The clock will be started by the chair umpire at his or her discretion, but it will be visible to all. The unintended consequence will be a good one. Some players who think they can take all the time in the world to get ready to return will be forcibly reminded that the game is played at the server’s pace.
As recently as the early 2000s, it seemed unlikely that any player would ever complete a calendar-year Grand Slam again. The game had gotten so much better, the theory went. The fields were so much deeper. The difference in surfaces was too significant. Even Pete Sampras, formerly the all-time leader in Grand Slam singles titles, couldn’t do it. In today’s game, you can’t be great on everything.
It all changed. Wimbledon grass plays slower, thanks to an altered seeding mix. Clay plays faster, thanks to fitter, stronger players using today’s strings and racquets. Hard courts play at a medium pace thanks to the decision to promote a more rally-based game.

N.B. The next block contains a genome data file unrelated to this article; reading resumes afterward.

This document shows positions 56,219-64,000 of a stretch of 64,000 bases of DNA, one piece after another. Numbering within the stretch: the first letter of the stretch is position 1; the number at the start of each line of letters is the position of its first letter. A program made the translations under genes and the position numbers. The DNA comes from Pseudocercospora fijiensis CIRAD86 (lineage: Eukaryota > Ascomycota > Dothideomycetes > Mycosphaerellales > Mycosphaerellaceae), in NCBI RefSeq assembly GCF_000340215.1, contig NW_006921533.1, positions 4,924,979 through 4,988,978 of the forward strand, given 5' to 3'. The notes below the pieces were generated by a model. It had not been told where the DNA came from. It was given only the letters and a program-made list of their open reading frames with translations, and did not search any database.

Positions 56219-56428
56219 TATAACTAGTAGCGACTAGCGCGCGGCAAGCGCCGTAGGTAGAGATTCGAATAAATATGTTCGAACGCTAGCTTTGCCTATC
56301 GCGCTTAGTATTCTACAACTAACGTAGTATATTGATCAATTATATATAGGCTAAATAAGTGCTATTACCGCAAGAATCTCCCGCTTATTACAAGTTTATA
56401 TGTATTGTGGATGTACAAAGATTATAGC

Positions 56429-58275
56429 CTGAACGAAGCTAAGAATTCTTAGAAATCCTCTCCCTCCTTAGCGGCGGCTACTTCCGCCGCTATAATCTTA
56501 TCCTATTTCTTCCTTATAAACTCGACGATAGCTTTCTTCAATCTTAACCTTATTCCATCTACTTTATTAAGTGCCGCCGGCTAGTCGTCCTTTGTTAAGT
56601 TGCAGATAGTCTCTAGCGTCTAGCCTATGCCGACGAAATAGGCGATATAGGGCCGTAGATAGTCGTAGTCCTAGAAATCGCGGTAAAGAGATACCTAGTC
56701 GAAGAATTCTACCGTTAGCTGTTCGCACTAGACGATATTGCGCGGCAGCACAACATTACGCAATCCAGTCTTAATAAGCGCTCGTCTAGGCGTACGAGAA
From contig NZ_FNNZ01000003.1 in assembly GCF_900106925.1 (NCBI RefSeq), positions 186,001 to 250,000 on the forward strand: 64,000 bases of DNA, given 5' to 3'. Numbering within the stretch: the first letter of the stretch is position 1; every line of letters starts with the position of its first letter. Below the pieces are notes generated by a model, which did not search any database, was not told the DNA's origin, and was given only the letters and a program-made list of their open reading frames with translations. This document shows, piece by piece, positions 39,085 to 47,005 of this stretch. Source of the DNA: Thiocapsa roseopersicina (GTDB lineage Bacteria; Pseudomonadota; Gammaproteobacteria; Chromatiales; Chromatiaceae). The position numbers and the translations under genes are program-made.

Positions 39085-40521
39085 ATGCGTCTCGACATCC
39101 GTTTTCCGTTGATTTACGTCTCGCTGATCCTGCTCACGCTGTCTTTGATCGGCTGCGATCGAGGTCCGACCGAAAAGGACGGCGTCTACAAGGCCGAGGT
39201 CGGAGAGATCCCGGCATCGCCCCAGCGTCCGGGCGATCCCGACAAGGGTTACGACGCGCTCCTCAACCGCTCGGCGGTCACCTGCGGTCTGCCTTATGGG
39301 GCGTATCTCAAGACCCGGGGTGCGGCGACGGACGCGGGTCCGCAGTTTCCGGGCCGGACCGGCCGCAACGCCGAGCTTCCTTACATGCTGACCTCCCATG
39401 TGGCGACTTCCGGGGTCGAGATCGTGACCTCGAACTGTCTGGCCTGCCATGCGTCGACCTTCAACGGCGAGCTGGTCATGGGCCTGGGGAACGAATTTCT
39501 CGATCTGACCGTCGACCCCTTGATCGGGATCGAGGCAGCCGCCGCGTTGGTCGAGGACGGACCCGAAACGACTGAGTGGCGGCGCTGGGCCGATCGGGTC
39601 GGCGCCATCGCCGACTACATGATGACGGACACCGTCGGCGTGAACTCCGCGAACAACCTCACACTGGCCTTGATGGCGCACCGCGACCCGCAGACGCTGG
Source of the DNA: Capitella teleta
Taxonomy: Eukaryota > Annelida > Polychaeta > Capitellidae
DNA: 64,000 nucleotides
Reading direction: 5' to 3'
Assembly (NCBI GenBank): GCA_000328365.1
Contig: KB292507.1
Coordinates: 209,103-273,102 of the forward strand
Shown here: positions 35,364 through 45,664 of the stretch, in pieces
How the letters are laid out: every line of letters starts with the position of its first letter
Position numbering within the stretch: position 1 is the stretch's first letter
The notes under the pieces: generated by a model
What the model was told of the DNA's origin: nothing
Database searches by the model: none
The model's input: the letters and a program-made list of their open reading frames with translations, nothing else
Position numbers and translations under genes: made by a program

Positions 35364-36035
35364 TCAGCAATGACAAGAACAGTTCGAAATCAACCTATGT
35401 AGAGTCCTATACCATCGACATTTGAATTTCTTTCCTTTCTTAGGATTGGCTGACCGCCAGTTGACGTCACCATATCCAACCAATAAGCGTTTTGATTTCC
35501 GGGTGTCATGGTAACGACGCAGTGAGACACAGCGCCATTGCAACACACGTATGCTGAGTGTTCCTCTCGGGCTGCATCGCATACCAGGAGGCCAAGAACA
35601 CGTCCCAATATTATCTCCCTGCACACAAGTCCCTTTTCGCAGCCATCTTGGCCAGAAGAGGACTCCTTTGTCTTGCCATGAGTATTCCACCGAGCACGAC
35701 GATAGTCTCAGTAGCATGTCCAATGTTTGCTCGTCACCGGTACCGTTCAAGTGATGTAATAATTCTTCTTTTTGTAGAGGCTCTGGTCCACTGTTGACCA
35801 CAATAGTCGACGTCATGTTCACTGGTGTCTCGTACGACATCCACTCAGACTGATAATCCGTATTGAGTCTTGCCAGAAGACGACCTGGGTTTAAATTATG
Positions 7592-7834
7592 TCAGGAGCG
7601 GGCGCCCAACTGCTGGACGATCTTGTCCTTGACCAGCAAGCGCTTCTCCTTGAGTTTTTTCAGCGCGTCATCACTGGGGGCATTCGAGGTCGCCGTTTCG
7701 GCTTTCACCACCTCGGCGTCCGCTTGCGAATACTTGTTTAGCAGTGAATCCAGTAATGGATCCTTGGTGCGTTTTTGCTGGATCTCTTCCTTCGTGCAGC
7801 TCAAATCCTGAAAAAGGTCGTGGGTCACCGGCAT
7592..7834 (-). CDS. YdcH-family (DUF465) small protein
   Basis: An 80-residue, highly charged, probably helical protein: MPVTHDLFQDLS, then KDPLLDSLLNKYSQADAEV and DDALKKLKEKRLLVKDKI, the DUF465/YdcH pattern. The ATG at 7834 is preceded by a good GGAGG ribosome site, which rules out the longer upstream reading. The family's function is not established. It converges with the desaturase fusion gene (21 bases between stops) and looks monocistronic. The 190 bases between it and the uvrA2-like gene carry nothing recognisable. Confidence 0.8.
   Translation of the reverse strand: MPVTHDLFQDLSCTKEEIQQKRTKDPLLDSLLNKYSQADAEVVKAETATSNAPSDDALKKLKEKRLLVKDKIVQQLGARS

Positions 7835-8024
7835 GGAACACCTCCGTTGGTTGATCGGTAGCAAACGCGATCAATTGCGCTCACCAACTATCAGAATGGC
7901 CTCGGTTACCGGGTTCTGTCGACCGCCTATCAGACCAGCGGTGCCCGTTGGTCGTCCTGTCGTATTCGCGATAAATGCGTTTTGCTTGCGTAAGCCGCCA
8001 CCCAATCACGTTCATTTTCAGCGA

The overall result: the difference in surfaces, while cosmetically the same, has never been less important. They play more like each other than ever before.
With Novak Djokovic champion in Melbourne and Paris, the future may be right now. But even if Djokovic doesn’t win all four majors in one year, someone else will. Serena Williams almost did last year, coming just two wins short.
When asked about the prospect of a Slam after he’d won the French Open, Djokovic told reporters, "I don't want to sound arrogant or something, but I really think everything is achievable in life."
Words to live by. It should be an exciting 20 years. Even if the predominantly-white clothing rule is still in effect at Wimbledon.